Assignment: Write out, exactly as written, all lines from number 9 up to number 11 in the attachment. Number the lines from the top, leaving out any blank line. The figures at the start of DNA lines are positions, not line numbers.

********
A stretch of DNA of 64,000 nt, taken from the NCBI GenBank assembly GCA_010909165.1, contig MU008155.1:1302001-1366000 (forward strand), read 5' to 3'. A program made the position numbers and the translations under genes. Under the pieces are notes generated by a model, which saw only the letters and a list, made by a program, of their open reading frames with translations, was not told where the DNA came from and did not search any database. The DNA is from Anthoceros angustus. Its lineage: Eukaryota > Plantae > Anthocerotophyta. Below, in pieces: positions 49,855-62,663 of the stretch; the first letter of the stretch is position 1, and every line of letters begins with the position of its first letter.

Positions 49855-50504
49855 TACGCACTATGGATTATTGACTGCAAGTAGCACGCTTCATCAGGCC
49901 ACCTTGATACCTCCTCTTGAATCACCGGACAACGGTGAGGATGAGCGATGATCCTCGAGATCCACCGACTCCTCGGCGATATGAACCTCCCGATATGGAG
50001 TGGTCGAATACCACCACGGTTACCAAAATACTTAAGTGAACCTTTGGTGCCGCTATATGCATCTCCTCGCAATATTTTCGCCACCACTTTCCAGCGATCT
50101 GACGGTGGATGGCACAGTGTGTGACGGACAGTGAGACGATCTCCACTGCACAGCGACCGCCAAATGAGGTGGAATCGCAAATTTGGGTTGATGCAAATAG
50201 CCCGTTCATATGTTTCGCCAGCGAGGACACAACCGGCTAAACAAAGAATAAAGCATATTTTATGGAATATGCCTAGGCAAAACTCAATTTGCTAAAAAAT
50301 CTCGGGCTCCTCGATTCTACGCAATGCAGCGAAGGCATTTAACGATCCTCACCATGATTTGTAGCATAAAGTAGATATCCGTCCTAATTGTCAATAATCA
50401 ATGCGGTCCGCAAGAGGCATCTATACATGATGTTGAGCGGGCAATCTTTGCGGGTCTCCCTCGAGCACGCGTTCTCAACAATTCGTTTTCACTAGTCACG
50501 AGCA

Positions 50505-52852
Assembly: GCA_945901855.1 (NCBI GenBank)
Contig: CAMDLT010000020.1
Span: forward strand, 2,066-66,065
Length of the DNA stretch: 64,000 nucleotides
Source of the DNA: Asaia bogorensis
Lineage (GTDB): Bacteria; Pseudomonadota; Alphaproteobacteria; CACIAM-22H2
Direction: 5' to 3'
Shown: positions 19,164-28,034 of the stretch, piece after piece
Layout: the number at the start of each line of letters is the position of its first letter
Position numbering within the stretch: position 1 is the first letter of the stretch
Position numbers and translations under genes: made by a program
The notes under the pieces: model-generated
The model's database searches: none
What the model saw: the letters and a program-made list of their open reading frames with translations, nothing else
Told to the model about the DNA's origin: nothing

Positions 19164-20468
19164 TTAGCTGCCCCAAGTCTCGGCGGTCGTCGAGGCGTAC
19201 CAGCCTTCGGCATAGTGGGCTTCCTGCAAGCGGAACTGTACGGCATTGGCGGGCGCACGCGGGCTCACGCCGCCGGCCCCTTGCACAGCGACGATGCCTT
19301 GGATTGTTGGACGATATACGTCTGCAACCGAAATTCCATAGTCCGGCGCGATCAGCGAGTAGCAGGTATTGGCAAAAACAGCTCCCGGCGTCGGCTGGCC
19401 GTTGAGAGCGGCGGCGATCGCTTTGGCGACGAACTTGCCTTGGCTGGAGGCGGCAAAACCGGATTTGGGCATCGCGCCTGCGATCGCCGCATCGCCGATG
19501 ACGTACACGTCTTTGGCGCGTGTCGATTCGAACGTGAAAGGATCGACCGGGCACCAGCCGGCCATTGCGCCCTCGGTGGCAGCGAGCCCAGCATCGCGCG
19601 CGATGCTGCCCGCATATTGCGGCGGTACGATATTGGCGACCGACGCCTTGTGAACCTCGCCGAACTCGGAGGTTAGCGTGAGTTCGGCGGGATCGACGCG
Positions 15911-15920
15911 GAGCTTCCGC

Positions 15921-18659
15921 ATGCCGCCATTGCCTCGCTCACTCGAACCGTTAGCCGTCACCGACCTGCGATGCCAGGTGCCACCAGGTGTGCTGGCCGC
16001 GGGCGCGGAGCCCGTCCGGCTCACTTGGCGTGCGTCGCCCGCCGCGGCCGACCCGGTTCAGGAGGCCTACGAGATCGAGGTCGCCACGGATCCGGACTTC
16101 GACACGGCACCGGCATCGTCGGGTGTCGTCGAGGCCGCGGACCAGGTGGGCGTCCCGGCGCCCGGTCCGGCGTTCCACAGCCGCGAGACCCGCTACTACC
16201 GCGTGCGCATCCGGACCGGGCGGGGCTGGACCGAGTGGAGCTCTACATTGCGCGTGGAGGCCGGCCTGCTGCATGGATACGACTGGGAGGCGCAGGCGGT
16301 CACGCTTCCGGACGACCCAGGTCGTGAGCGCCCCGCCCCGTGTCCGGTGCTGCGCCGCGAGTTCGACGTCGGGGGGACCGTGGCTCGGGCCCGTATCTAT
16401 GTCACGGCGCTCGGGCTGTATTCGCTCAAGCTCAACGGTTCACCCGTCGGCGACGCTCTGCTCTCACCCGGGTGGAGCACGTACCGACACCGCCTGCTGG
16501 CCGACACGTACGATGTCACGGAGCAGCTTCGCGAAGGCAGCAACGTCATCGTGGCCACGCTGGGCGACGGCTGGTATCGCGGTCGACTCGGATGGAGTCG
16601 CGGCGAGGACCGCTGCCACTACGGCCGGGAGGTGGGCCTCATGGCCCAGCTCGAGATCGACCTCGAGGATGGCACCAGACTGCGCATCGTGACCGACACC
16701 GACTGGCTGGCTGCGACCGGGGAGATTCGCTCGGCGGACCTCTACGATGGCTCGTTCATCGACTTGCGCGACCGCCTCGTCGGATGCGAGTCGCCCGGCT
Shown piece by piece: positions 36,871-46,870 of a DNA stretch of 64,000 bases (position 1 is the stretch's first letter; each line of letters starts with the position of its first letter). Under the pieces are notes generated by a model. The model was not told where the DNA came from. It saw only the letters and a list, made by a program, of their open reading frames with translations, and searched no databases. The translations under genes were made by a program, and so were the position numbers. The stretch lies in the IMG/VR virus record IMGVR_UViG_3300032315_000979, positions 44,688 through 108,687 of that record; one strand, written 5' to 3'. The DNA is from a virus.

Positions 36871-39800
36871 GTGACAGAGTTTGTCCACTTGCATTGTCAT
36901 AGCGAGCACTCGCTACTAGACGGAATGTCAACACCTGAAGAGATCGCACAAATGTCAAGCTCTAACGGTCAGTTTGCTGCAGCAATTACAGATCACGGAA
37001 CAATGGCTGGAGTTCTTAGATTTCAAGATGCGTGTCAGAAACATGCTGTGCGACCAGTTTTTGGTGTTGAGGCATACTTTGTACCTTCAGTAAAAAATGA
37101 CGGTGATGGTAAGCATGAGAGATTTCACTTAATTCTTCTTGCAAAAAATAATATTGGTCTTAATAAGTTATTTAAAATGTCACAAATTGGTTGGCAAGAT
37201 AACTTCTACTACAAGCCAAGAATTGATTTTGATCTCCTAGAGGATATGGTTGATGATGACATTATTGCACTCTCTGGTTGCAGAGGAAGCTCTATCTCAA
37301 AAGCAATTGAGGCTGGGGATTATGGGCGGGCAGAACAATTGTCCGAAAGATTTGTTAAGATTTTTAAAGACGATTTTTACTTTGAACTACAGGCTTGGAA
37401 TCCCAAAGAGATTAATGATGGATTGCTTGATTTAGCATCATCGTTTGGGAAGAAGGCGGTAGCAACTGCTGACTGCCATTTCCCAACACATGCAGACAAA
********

50401 ATGCGGTCCGCAAGAGGCATCTATACATGATGTTGAGCGGGCAATCTTTGCGGGTCTCCCTCGAGCACGCGTTCTCAACAATTCGTTTTCACTAGTCACG
50501 AGCA

Positions 50505-52852